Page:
It’s been almost 10 years since her last album release, and although getting back into the studio came with its challenges, Jerusha Naidoo is excited about her latest work. The South African Music Award nominated artist last released an album in 2009.
Known for hits like For Life, which was from her first album and featured Verd, Naidoo, who is a medical doctor, has just released her third studio album.
Titled Unstoppable, the singer and songwriter started working on the album two years ago during her first pregnancy. “I think that generally during your pregnancy you are very creative. Well, that’s how I felt.
"I started writing music with no real vision in place, but I was writing very romantic and beautiful music, and I think that is because that’s how your first pregnancy is. It’s a beautiful experience, and you are very happy about bringing life into the world, and I was inspired,” Naidoo said.
It was with her second pregnancy that the lyrics of the music she was writing took a different route.
“Listeners will note the difference in the music, some are very romantic, while others address some hard issues, and are not as beautiful in terms of the lyrics. And this is partly because I was writing the second half during my second pregnancy, and your second is not as beautiful as your first,” she said.
Naidoo said that Unstoppable will take listeners on a journey that includes ballads, a mix of sounds, but still staying true to her roots.
“I am the executive producer on this album, and I worked with people like Verd. I stay true to my R&B roots. I was schooled in the US, so I was very influenced by R&B,” she said.
She released the first single off the album, Blesser, late last year, a song she wrote about the culture of blessers in South Africa. “There are a lot of songs that celebrate the culture of blessers, where an older man gives a young lady, or man, gifts and money in exchange for their time and other things, I don’t celebrate that.
"This song is about empowering young people and educating them on making the right decisions, something that I think needs to be said,” Naidoo added.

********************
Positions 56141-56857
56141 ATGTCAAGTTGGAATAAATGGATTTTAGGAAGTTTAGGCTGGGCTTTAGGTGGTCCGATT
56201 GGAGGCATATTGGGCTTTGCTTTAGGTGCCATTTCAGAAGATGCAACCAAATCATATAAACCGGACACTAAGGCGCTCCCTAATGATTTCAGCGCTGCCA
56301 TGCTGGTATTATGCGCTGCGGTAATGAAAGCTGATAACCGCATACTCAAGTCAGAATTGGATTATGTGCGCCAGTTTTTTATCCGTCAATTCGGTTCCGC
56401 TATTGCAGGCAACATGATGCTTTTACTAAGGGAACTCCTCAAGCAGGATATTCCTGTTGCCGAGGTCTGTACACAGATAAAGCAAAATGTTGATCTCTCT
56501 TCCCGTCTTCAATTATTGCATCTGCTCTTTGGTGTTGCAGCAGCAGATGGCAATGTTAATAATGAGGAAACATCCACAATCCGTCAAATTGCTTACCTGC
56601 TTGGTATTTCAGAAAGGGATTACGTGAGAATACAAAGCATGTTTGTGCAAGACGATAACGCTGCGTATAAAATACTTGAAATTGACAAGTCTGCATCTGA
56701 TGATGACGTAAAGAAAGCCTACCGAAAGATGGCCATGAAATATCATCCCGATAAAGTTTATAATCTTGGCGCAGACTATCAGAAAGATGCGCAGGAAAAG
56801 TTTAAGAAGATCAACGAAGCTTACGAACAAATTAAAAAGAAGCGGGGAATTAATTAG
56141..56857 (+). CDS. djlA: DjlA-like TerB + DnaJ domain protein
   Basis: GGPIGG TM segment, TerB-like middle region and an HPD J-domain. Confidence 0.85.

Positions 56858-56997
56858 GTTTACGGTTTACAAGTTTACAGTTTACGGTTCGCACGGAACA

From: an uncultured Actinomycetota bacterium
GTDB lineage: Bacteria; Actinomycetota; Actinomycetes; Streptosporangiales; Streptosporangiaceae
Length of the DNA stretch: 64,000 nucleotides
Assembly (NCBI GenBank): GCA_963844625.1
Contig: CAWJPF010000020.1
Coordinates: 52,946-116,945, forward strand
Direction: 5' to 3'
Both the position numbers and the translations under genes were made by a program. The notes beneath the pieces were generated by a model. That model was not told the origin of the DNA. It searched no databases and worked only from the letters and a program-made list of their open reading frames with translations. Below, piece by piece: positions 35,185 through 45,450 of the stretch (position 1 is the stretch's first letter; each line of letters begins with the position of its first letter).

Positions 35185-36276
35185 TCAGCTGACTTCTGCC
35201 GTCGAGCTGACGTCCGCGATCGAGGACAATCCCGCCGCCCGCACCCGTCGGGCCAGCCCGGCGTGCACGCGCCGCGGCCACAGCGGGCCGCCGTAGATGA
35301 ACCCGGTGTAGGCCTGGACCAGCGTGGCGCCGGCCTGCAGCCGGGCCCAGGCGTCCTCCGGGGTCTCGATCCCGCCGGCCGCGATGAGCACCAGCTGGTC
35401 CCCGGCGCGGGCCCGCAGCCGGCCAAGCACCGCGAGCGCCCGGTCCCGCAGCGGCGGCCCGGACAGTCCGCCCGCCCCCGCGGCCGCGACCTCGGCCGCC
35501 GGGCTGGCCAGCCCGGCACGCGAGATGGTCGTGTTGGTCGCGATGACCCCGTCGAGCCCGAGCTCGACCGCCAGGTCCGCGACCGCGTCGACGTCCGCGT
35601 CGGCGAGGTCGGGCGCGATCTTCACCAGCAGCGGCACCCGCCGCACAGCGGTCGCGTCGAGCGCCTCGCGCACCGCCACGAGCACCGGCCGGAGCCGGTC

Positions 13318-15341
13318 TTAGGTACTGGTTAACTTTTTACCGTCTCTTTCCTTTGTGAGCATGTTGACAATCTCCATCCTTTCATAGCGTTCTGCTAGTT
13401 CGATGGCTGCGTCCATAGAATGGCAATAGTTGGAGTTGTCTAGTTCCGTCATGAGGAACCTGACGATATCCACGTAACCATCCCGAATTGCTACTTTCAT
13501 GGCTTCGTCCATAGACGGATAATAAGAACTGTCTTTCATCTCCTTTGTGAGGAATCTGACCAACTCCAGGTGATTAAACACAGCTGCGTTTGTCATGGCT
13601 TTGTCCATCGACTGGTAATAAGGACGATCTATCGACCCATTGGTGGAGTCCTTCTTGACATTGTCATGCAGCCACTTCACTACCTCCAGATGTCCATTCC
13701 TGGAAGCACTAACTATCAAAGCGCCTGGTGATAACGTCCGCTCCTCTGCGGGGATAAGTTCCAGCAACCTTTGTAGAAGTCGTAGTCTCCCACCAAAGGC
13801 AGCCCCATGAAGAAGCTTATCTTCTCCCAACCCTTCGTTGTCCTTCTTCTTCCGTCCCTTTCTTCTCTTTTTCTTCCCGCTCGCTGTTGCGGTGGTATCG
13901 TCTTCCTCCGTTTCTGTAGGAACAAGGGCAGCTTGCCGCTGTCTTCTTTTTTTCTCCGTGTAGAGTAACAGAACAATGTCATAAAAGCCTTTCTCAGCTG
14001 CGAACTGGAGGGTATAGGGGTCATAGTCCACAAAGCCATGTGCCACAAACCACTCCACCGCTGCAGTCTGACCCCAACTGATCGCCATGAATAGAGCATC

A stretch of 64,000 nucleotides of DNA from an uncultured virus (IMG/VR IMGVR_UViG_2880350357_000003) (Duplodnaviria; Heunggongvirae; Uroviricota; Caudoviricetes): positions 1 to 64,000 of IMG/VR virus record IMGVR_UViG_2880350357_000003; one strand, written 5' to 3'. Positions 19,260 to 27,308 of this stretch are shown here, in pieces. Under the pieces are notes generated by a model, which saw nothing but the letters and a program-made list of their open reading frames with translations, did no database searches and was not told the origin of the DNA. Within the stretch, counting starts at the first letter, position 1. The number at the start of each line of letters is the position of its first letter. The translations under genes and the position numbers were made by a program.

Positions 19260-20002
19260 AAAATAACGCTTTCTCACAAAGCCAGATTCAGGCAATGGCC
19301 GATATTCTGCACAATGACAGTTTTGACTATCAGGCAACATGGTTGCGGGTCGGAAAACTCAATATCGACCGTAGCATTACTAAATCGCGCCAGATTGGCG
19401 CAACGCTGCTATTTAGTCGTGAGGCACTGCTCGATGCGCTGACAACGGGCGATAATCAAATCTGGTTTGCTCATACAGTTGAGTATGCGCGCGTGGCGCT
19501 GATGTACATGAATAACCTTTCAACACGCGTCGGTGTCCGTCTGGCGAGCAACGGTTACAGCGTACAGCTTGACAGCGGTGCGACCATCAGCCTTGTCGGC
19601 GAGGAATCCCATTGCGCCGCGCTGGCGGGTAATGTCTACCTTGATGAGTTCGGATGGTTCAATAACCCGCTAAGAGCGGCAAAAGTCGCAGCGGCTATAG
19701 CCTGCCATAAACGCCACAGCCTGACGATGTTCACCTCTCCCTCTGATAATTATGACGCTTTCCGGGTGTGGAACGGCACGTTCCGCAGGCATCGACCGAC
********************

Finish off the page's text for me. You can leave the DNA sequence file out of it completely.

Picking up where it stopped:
Although this album is for everyone, Naidoo hopes it inspires young women and the LGBTQ community. “I am a woman, and I am always going to fight for our rights, I also have a lot of gay friends and South Africa is a very patriarchal society and women and the LGBTQ community are often given the under hand and taken advantage of, and I want to change that through my music. I have always been told that my songwriting is one of my biggest assets and I think that now is the time for people to hear it again,” she said.
After an almost 10-year break, Naidoo does admit that getting back into the studio was challenging. “This was not easy at all. Getting into studio and just building momentum to keep going and get into the swing of things again was the most difficult thing. I learnt a lot of humility with putting this album together and also to be open to new ideas and advice,” said Naidoo.
The mother, who works as a consultant for a pharmaceutical concern and specialises in vaccinations, said the album will be available online, with less focus on physical distribution.
“This is a very exciting time. Physical album copies are not the be all and end all of the industry anymore. Everything is available online, and right now that is my focus. The album will be available on iTunes, Apple Music and other such platforms,” she said.
She said fans would enjoy the growth of her sound. “My vocals have grown, it’s incredible actually because they are mature now, which is great.
“When I first started in the industry I was very worried about what people would say or what they might think of me, but not anymore.”
“I want people to be open-minded about this album and give it a try.”